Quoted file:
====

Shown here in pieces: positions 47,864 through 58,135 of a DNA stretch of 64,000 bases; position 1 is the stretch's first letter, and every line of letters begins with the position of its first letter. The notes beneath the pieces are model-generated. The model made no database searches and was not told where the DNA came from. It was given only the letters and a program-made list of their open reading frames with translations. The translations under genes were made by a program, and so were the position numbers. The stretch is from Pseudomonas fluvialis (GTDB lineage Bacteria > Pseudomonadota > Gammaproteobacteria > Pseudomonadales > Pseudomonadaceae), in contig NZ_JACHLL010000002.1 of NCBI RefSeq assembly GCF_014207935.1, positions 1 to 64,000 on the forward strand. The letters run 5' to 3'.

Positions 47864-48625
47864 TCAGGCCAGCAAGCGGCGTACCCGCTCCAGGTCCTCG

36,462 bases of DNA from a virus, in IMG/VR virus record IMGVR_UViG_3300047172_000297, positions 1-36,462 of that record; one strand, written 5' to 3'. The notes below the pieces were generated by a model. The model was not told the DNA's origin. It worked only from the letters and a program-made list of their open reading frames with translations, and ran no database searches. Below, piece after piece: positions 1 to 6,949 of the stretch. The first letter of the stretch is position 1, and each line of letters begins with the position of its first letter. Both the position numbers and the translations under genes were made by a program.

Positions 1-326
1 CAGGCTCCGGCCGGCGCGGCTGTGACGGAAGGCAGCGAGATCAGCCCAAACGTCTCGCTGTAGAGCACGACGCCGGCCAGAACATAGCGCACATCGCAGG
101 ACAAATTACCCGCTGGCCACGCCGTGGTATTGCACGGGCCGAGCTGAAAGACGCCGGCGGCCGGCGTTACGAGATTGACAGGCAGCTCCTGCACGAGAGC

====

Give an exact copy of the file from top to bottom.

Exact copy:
Shown here in pieces: positions 47,864 through 58,135 of a DNA stretch of 64,000 bases; position 1 is the stretch's first letter, and every line of letters begins with the position of its first letter. The notes beneath the pieces are model-generated. The model made no database searches and was not told where the DNA came from. It was given only the letters and a program-made list of their open reading frames with translations. The translations under genes were made by a program, and so were the position numbers. The stretch is from Pseudomonas fluvialis (GTDB lineage Bacteria > Pseudomonadota > Gammaproteobacteria > Pseudomonadales > Pseudomonadaceae), in contig NZ_JACHLL010000002.1 of NCBI RefSeq assembly GCF_014207935.1, positions 1 to 64,000 on the forward strand. The letters run 5' to 3'.

Positions 47864-48625
47864 TCAGGCCAGCAAGCGGCGTACCCGCTCCAGGTCCTCG

36,462 bases of DNA from a virus, in IMG/VR virus record IMGVR_UViG_3300047172_000297, positions 1-36,462 of that record; one strand, written 5' to 3'. The notes below the pieces were generated by a model. The model was not told the DNA's origin. It worked only from the letters and a program-made list of their open reading frames with translations, and ran no database searches. Below, piece after piece: positions 1 to 6,949 of the stretch. The first letter of the stretch is position 1, and each line of letters begins with the position of its first letter. Both the position numbers and the translations under genes were made by a program.

Positions 1-326
1 CAGGCTCCGGCCGGCGCGGCTGTGACGGAAGGCAGCGAGATCAGCCCAAACGTCTCGCTGTAGAGCACGACGCCGGCCAGAACATAGCGCACATCGCAGG
101 ACAAATTACCCGCTGGCCACGCCGTGGTATTGCACGGGCCGAGCTGAAAGACGCCGGCGGCCGGCGTTACGAGATTGACAGGCAGCTCCTGCACGAGAGC